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BSP open to more RRR cuts – Diokno

October 09, 2019

Bangko Sentral ng Pilipinas Governor Benjamin Diokno

THE Bangko Sentral ng Pilipinas (BSP) may be finished with its easing cycle for this year, but monetary authorities are open to further trimming banks’ reserve requirement ratio (RRR), its chief said on Tuesday.

“I think we will maintain the current rates. We are done [easing] for the time being,” BSP Governor Benjamin Diokno told reporters when asked if the central bank was considering further cuts to its key policy rates.

The Bangko Sentral implemented a combined 75-basis-point (bps) interest rate cut in May, August and September this year that brought overnight borrowing, lending and deposit rates to 4.00 percent, 4.50 percent and 3.50 percent, respectively.

Diokno’s latest statement was consistent with analysts’ expectations that monetary authorities would pause on reducing their policy rates for the rest of the year.

The central bank chief also said monetary authorities were not closing the possibility of another RRR reduction.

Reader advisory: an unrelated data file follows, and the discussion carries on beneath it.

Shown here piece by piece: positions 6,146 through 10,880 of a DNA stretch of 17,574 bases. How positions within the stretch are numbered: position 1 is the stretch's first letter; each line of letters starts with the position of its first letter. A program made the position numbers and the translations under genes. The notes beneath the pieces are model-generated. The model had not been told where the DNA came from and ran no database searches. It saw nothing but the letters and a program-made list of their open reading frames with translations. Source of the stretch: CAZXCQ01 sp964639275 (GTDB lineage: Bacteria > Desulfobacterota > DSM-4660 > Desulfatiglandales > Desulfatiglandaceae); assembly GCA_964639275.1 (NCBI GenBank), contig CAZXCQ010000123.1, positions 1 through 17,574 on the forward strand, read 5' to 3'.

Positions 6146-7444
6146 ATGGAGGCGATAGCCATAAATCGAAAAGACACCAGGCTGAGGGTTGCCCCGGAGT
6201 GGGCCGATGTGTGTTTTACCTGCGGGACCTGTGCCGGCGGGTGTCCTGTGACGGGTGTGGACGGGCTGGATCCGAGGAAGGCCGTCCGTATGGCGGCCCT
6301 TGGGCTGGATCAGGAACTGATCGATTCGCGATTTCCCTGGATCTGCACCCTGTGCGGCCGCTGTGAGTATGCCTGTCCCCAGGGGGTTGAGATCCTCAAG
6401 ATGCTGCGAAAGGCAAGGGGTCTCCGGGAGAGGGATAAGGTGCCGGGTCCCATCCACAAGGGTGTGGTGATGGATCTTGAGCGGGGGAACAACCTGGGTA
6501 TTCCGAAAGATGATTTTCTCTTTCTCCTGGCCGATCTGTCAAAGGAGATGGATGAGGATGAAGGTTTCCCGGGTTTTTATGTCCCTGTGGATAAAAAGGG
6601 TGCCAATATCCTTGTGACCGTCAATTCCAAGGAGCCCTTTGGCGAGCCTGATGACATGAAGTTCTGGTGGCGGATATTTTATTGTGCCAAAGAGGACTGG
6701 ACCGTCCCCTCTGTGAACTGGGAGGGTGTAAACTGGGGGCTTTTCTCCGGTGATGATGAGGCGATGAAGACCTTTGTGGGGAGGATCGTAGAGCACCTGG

“Should [the country’s] inflation outlook [continues] to improve, we will continue to cut [the] RRR. That’s what we promised,” he added.

Consumer price growth for the month decelerated to an over three-year low of 0.9 percent last month from 1.7 percent in August, the Philippine Statistics Authority reported on Friday, falling within the 0.6 to 1.4-percent range projected by the BSP.

In September, the central bank further reduced the liquidity-mopping tool by 100 bps.

The 16-percent RRR for commercial universal/commercial banks was reduced to 15 percent; thrift banks, from 6 percent to 5 percent; and rural banks, from 4 percent to 3 percent.

The reduction will apply to the deposits and deposit substitute liabilities in local currency of banks. This will take effect on the first day of the first reserve week of November.

According to an economist, this RRR cut will increase peso liquidity in the local financial system by about P90 billion.

“We think this latest RRR cut should be generally positive for the financial system and to the economy in general, as greater amounts of funds and loans will be made available to consumers and businesses,” Security Bank Corp. Assistant Vice President and chief economist Robert Dan Roces said.

The RRR is the proportion of current deposits that banks need to keep with the central bank against the sum they can loan out to borrowers.

Monetary authorities’ latest action on the operational tool followed the 200-bps cuts to the ratio in May.

In 2018, they also reduced the RRR by 1 percentage point each in February and May for a total of 200 bps.

Credit belongs to : www.manilatimes.net


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